And Vladimir laughed when he saw him, in spite of himself;
A wink of his eye and a twist of his head,
Soon gave Donald to know he had a fuck-ton to dread;
He spoke not a word, but went straight to his work,
Invaded the Ukraine, then turned to the jerk,
And laying his finger aside of his nose,
And giving a nod, up the chimney he rose;
He sprang to his troika, to his team gave a whistle,
And away they all flew like the head of a missile,
But Donald heard him exclaim, ere he drove out of sight,
“Happy Christmas to all, and to all a good-night.”
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Doors

DOORS

Some with porcelain knobs cold
As eggs in the hand and veined blue.

Others kept shut with a length of wire
Wound round a big-headed nail.

Some with locks impregnable as the locks
On the diaries of nosey mothers’ daughters.

Others locked by nothing more than
A cinder block or a leaned two-by-four.

Some opening into living rooms hung
With bad paintings of rustic scenes.

Others opening into cellars where
Bags of seed and blocks of salt are stored.

Some swinging open on oiled hinges
Of intricate ironwork at the faintest touch.

Others hanging on one last hinge,
The screws rusted right out of the others.

Though all these doors are different,
Their thresholds are the same.

Someone is always just about to violate them.
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Instructions for Bedding the Garden Down for Winter

INSTRUCTIONS FOR BEDDING THE GARDEN DOWN FOR WINTER

When you realize you have begun
To neglect the garden, go down
To the garden you’ve neglected.

Bring a bowl for the bloated peas,
The woody carrots, the radishes
Split at the root. Twist the last

Shriveled tomatoes off the vines,
Then tear the vines off the trellises,
Then yank the trellises out, but don’t

Look up. Pick whatever green
Herbs remain and stuff
Your pockets full. Run the tools

That in your exhaustion you left
To rust up to the shed and fill
A five-gallon pail with motor oil.

Let them soak like teenage athletes,
But carry the hoe back down
To the garden. Don’t bother

Avoiding stepping on the beds.
You’ll make them again
Come spring. But don’t

Look up. Ball the white string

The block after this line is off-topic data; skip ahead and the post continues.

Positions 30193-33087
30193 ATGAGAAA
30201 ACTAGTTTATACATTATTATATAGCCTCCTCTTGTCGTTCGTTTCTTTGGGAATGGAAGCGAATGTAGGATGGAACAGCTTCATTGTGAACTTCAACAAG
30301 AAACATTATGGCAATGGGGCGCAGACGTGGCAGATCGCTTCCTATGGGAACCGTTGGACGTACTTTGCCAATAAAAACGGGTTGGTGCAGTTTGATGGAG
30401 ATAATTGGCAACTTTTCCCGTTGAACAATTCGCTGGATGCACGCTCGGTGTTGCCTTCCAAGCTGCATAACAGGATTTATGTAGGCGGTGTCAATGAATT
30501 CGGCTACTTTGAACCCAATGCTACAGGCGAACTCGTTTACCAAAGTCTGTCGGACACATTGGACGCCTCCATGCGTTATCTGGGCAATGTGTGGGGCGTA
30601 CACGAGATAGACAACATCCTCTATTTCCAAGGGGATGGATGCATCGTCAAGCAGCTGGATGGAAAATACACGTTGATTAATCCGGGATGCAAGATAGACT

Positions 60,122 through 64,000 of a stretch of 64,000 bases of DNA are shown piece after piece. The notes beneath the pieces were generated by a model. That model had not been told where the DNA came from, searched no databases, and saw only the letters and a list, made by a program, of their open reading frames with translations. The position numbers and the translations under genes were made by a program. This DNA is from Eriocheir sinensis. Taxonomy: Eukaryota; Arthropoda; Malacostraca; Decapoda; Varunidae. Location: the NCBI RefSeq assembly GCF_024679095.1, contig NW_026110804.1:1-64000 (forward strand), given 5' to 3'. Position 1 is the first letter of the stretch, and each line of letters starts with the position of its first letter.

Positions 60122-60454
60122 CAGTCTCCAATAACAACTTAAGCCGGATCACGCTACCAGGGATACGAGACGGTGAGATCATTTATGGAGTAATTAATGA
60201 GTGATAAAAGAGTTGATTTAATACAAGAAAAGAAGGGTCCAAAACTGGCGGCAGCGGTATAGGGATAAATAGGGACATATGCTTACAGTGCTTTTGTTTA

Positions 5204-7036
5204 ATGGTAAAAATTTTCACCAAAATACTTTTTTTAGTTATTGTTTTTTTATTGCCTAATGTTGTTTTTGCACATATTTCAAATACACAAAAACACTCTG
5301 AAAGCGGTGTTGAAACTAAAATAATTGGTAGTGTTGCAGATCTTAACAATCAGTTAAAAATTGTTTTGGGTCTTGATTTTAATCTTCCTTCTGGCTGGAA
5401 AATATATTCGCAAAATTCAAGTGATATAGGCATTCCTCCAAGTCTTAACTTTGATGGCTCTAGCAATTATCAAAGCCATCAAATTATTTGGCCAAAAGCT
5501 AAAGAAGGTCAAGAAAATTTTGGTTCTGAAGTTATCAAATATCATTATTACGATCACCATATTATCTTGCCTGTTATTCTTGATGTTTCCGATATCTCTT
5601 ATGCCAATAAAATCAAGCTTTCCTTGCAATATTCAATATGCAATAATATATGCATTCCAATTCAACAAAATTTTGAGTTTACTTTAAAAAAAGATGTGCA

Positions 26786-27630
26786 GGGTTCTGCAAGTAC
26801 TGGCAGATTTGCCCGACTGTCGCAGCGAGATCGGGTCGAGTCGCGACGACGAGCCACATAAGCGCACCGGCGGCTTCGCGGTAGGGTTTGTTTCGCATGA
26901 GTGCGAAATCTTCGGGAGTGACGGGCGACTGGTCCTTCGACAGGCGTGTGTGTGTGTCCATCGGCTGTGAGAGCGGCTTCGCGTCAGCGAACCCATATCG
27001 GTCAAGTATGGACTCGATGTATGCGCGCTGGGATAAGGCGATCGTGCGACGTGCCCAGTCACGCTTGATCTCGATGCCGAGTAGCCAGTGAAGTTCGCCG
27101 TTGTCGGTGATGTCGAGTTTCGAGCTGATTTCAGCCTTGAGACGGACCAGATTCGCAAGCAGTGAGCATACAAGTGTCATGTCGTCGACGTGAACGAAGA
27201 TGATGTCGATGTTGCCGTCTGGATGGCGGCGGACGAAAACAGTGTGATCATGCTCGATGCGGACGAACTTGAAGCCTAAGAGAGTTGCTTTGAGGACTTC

The sugar snaps climbed up
Up and toss it into the trees

For the birds to use in their nests.
Whatever anger you harbor
Against the president, take it

Out hoeing, then take your revenge
By sowing winter wheat
Liberally, suppressing all impulse

Towards reason. Find the rain
Gauge you stabbed into
The vampiric ground, then,

No matter how discolored the water,
Drink your measure, but close
Your eyes as you tip your head back.

Now. Only now you may look up
At the scarecrow. The burlap bag
Of his head. The tangled twine

Of his hair. The blue buttons you sewed
Onto round whites of cloth.
The two-dimensional, upside-down

Triangle of his nose. The thick red yarn
Of his lecherous mouth.
Remember how you considered

Whether to make him
Joyful or sorrowful and settled
On some state in between. Now,

With the scissors you found
In a kitchen drawer for this purpose,
You may proceed to snip

The zip ties that kept his straw hat
From blowing off his head.
Unbutton his flannel shirt.

Bare his garbage bag chest.
Undo his belt, cinched as tight
As it would go. Pull down his pants,

Exposing the pale PVC pipes
Of his legs, slipped over posts
You grunted to pound

Into wet ground, in April rain.
Pull off his boots. Now
Embrace him, hugging his body

In half, pulling the garbage bag
Of straw out of the pail
Of his torso. Tear his chest apart

As if searching for his heart, as if
He has one, then scatter
His body over the beds.

Put his shirt and jeans and hat
And boots in the pail and carry
The pail up to the house.

Wash the scarecrow’s clothes
And hang them in the closet.
Sit down and begin the poem.
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The Greenhouse

THE GREENHOUSE

So this is paradise, I would think
When, in late winter, we stepped out
Of winter and into spring.

The greenhouse was glorious,
But it was a rushed, undeserved glory.
To go in was to be catapulted

A month ahead and to leave
The overwintering land behind.
Through the fogged windows

The earth seemed cursed
So that I felt guilty, the same quality
Of guilt I felt after glimpsing

Our Christmas presents
Through the gap
Between sliding doors.

I wanted her to hurry up
And choose her herbs and geraniums
Already, her lily and tulip bulbs,

My guilt turning to longing
For the moment when
We stepped out of spring

And into winter
And I would think,
So this is the world.
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Dehorning Steers

DEHORNING STEERS

The vet would be at them for hours
With that cruel tool that gouged
The horns out of their skulls
So they wouldn’t gore one another
In the cold confinement shed.

Afterwards, tossing their heads
Over the feed bunk, each bore
Two ragged wounds dusted white